Tuesday, September 22, 2015

Nature Study Outing :: This Year's Nature Group


I haven't posted much about our nature study outings lately, which is rather strange because we have been spending more time exploring outdoors than ever!

The timing has been perfect for adventuring: the beaches are less crowded now that kids are back to school, the weather is still summery, and we don't yet have a newborn in tow.  And as I mentioned before, my husband's schedule also just got way more flexible, so he's available to come along with us or keep the toddler at home while I take the bigs.  Ideal!

So for the past couple months, we've been going to the beach a couple times a week with my husband and then hitting our regular weekly nature study outing with friends too.  I am soaking up the many outdoor hours before the weeks of hibernation that the new baby may bring.

More on our latest beach finds another time.  Today I want to talk about how we're structuring this year's nature study outings with friends.

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We have been doing a weekly nature study group outing faithfully for several years now.  Old friends have left and new friends have joined over the years; right now we have a fairly big group of local homeschoolers interested in Charlotte Mason's methods, and I can't describe what a treat that has been!

Our group has run differently depending on the families and the seasons.  One year, we arranged topical lessons for our littles and met somewhere new each week.  Another year, we were completely open-ended and let the kids run wild the whole time, always at the same county park.  Whichever way, we've always learned much more than I expected and had lots of fun.  The keys for us have been to refrain from too much "talky-talky" (love that CM term!), to encourage exploration and discovery, to provide some structure but not so much that it becomes a chore, to create a littles-friendly environment (most of us have toddlers along too), and to make it happen.  (That last one is the most important one of all.)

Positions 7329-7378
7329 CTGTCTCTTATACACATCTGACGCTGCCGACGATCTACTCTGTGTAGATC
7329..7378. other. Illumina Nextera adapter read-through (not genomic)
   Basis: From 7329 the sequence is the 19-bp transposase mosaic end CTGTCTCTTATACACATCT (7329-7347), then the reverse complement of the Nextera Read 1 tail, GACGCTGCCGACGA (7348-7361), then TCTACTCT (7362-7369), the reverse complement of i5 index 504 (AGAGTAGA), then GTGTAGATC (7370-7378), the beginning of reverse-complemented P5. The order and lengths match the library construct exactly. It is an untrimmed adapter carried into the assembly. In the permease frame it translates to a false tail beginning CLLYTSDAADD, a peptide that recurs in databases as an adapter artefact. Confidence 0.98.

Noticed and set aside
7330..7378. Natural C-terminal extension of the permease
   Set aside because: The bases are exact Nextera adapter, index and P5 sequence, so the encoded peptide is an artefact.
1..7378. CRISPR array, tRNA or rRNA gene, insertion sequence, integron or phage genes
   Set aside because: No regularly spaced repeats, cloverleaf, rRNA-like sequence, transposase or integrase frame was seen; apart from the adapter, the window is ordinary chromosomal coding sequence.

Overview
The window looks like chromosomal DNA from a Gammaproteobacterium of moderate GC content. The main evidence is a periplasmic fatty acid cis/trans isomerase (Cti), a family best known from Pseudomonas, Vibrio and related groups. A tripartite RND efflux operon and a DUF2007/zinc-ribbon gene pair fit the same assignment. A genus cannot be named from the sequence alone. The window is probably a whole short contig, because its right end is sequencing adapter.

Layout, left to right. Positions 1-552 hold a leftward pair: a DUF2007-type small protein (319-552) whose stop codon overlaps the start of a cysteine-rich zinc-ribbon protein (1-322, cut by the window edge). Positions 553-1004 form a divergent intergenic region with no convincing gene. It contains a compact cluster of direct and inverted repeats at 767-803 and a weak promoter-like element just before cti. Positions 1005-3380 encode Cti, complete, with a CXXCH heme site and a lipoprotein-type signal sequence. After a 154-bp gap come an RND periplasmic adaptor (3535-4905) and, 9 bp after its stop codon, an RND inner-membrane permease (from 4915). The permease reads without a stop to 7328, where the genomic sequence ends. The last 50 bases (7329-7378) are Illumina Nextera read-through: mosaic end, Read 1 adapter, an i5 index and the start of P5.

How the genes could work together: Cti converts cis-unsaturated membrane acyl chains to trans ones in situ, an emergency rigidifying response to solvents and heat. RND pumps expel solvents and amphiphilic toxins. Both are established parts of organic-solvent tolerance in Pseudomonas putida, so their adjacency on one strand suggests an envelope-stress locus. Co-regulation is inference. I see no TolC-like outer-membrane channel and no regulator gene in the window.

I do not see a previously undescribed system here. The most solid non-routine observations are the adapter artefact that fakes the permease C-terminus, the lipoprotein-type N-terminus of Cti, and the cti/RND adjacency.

This year, our group has a wide range of ages involved (high schoolers down to newborns), and my kids are getting a bit older and are ready for some lightly-scheduled study.  But the two of us informally charged with organizing the meetings were both due with fall babies (my friend had hers a few weeks ago, and I'm due in a few weeks with mine), so we needed something simple.

We decided to choose a focus for the year--trees--and spend one outing a month on that focus.  At our August and September meetings, we introduced six of our local native trees, ones most of the kids were familiar with from previous study.  In each subsequent month, we'll make notes on changes, and we'll also consider things like oak galls, insects and birds that nest in those trees, branching patterns, lichen, leaf structure, and more.  All the children--and the moms too!--bring their journals and spend some time nature journaling.  After that 20-30 minutes, they're free to run around and discover on their own.